Historical Society show traces City Hall restoration
Did you know that when it was completed in 1895, Milwaukee's City Hall was the third tallest building in the country?
Did you know that there are two lions heads on the bell tower? Have you seen the gargoyles that adorn the building? Likely not because they're so high up.
But as workers took on the task of restoring the city's most recognizable building -- to the tune of $70 million -- the Department of Public Works assembled an exhibition highlighting the job and the architecture and history of City Hall, so you'd be able to get a closer look at this hometown treasure.
When he saw it displayed in City Hall last year, Milwaukee County Historical Society Executive Director Bob Teske immediately thought it would be a good fit for the museum across the river.
"The Department of Public Works actually did the exhibit, all the photos and the documentation, while the restoration was progressing," says Teske.
"I went over to City Hall last December and saw it on display, and thought 'this is terrifi'c. They did a beautiful job with the panels and the descriptions and the explanations, and I think it makes much clearer to the layperson what was involved in doing the actual restoration."
The exhibition -- called, simply, "City Hall Restoration" -- is split up into three galleries at the Historical Society, 910 N. Old World 3rd St., and remains on view through July 31, 2010.
The exhibition officially opens Monday, Nov. 2 with a reception from 5 to 7 p.m. At 6 p.m. Mayor Tom Barrett will introduce the show. Refreshments will be served.
"I thought, unfortunately, the only people who were going to see this were the folks who were standing in line to pay their taxes," says Teske.
"Partly because of that and partly because over the next eight or nine months, we're going to be in the final phase, happily, of restoring this building. The restoration of City Hall, the most famous landmark in town, was relevant to the restoration work that we were doing here, so the two of those came together nicely."
The first gallery -- on the ground flour of the museum -- includes the great LEGO model of City Hall that American Institute of Architects commissioned in the 1980s and that for many years could be seen in the children's area of Summerfest.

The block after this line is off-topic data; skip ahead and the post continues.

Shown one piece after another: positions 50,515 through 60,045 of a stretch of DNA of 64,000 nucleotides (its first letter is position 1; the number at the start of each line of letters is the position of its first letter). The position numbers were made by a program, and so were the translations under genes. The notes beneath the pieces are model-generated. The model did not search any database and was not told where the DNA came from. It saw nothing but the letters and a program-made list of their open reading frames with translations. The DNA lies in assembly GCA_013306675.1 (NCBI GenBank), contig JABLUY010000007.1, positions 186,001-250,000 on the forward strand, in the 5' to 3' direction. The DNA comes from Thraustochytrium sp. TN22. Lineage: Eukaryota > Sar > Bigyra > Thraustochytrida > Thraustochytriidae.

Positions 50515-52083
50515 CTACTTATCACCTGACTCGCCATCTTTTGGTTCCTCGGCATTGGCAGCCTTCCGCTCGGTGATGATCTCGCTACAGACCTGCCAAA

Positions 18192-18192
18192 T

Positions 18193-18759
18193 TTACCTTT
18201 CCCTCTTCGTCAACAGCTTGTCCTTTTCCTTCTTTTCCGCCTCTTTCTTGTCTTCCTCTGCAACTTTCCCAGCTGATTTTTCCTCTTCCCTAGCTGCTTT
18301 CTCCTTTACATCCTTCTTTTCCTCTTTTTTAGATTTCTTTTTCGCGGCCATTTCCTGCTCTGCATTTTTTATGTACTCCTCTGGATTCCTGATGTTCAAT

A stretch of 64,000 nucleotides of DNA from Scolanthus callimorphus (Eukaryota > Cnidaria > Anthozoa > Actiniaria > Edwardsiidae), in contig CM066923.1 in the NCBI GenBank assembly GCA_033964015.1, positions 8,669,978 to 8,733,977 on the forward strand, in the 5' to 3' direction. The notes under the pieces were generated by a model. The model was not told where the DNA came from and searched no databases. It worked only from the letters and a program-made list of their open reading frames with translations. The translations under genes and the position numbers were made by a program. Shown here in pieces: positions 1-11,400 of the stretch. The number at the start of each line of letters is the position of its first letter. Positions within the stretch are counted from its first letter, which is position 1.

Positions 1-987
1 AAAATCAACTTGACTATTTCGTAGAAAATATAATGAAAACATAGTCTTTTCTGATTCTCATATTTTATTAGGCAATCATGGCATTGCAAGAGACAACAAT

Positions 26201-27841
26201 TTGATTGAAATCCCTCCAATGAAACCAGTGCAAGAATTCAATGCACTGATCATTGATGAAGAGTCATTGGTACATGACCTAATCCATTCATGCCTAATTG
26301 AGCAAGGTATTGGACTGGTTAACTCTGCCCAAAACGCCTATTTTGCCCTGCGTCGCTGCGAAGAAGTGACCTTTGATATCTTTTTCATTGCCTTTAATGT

"It's happily survived and makes a nice centerpiece (for that part of the exhibit, which includes) four or five text and photo panels talk about the history of the original architect and so forth," says Teske.
The other main-level gallery has panels and objects that include information on the building, including inspections, condition reports, architectural drawings. This section has one of those lion heads that adorn the bell tower.
"It has all of the documentation and research they had to do, including finding people who still made terra cotta and who still made pressed brick," says Teske.
On the balcony level -- although the current restoration of MCHS means that some of these panels may be moved while on display -- there are panels and objects that talk about the materials used in construction and renovation of City Hall.
"We have a couple of those wonderful copper column capitals that were from way up on the top of the bell tower on the lantern itself on the south bell tower," notes Teske, "(as well as) some examples of the roof slate and the bricks. Below the clock tower there are two lions' heads, which are about 3 feet by 3 feet and weigh 940 pounds."
Most impressive are the original decorations that came off the building (and were replaced, of course). They are a testament not only to the craftsmanship required to create such a lovely building, but also to the dimensions of the job.
"That's what we were trying to (show)," says Teske. "I think that's why the lion's head and the column capitals give you a sense of things that look so small from ground level, and then you wonder how they get installed, how they're fastened, how that stuff stays up there for that period of time, so that was pretty exciting.
Of all the materials on display in the exhibition, Teske says one especially stands out.
"I'm really impressed by these column capitals," he says. "That's pounded copper into a mold to get that kind of detail, and for these things to have survived literally at the top of that tower for over a hundred years or a good portion of that anyway, I'm not sure if they were repaired along the way. I think it's just remarkable work."
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